The purpose of this dissertation is to examine ‘confederal’ forms of governance, where sovereign states unite in a fashion that legally supports them as masters of their own constitutional domain of powers, and in particular to evaluate the operation of the Articles of Confederation (1781-1789) and the Constitution of the Confederate States (1862-1865).
Confederalism is an institutional configuration that is alien to most economically advanced democracies in the world today. More common is the highly centralised unitary-state style federalism found in Australia, India and to a lesser extent the US. Perhaps only Switzerland retains some semblance of decentralization with its canton system, a system that is nevertheless more centralised than the Old Swiss Confederation that existed between 1291 and 1798.
Part of the reason for this diminished interest in confederalism is that The Federalist has informed the views of political scientists in the present day when it comes to the evaluating the utility of confederations; yet many of the basic assumptions put forward by the authors (especially Alexander Hamilton) against decentralised forms of governance should be considered in combination with the responses contained in the ‘Anti-Federalist Papers’ (authored by the likes of George Clinton, Patrick Henry and possibly Robert Yates). From the anti-Federalists we can see that, contrary to the polemic of The Federalist, confederal models are worth learning from and implementing in a variety of situations.
Historically, confederalism - despite admitted challenges - nevertheless allowed the 13 original colonies of the US to defeat Britain in the American Revolutionary War. The Articles under which the colonies united would have prevented a national government from infringing upon the authority of the states, while still providing for mutual defense against foreign enemies. Congress under the Articles was effectively dependent on the goodwill of the states due to the system of quota payments whereby Congress asked for funds and the states then provided the requested funds. As stated in section 8, the machinery of state – rather than national – governance was to be used to raise taxes.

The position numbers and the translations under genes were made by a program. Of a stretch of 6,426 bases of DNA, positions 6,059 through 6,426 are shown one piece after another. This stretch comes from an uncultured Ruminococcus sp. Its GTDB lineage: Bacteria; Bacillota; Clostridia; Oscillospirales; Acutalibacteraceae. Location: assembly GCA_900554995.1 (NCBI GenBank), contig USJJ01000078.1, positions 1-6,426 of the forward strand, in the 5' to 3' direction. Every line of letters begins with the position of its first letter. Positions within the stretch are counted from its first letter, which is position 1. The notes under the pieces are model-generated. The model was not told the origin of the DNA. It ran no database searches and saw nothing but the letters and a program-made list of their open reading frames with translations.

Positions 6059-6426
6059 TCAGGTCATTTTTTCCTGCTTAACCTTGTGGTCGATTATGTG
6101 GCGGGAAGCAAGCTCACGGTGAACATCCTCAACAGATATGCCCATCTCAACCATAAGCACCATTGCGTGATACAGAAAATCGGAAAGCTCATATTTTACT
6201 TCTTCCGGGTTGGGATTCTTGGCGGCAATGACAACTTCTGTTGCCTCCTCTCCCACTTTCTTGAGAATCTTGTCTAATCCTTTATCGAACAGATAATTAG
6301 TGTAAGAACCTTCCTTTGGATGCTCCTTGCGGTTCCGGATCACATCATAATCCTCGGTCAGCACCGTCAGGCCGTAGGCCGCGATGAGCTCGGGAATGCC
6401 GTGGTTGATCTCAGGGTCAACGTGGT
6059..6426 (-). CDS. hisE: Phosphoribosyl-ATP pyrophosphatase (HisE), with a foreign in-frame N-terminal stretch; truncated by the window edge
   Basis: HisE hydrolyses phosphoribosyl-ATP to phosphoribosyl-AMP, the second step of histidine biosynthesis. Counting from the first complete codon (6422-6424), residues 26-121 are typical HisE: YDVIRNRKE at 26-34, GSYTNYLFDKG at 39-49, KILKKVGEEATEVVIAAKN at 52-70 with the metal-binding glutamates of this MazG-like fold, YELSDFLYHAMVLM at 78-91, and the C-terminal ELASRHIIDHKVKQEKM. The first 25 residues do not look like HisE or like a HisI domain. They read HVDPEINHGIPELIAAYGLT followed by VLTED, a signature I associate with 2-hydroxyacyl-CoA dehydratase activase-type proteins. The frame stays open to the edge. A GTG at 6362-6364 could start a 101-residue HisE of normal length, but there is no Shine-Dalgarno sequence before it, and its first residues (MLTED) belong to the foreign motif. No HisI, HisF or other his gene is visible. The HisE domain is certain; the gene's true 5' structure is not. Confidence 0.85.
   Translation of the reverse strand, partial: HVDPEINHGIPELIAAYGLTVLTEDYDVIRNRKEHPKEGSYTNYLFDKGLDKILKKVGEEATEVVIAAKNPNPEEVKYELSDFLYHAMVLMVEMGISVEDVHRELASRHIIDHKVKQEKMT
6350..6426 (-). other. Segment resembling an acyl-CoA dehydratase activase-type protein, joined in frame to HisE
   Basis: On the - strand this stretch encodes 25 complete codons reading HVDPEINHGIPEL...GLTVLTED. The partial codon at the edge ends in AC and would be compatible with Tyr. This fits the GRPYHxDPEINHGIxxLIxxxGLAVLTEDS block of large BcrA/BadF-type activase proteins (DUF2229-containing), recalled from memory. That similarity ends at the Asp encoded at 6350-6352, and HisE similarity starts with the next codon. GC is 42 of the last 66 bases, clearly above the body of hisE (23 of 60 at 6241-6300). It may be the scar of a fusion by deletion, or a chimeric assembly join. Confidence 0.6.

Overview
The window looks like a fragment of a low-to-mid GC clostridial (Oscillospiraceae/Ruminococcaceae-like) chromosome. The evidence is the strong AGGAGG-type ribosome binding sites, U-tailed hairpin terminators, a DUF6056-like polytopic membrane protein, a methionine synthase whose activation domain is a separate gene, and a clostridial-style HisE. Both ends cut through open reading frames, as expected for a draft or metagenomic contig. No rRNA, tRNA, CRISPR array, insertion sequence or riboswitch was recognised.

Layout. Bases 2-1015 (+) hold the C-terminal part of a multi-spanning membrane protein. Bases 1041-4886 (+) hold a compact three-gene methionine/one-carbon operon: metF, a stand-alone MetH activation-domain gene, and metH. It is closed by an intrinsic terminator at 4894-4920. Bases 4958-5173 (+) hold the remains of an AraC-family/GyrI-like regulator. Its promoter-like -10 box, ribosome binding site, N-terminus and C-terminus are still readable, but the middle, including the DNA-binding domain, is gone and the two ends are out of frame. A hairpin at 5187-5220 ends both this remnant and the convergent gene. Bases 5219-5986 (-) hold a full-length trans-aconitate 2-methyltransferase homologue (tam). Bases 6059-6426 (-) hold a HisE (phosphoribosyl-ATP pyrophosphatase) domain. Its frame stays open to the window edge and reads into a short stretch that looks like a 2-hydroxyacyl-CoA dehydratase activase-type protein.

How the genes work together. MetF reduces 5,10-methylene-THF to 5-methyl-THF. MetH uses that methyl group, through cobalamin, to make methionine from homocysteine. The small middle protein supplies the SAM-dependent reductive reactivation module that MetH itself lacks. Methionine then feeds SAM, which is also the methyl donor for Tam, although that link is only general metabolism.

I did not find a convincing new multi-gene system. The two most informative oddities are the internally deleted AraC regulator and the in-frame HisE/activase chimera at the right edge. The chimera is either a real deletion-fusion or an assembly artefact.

And the Confederate Constitution, had it been allowed to operate, would probably have rectified some of the problems with centralised interpretations of the US Constitution. In the Confederate Constitution the ‘general welfare’ clause that has been a prime source of mischief in federal government power in the United States was eliminated (as well, it limited the commerce clause). The Southern constitution also constrained the federal government's ability to interfere with international trade by laying tariffs on imports. And in certain situations, it required that Congress raise a two-thirds majority to pass spending bills. Thus the Confederate Constitution, while superficially identical to the US Constitution, contains several important differences that make it a useful case study for scholars interested in investigating the veracity of claims made about confederacies.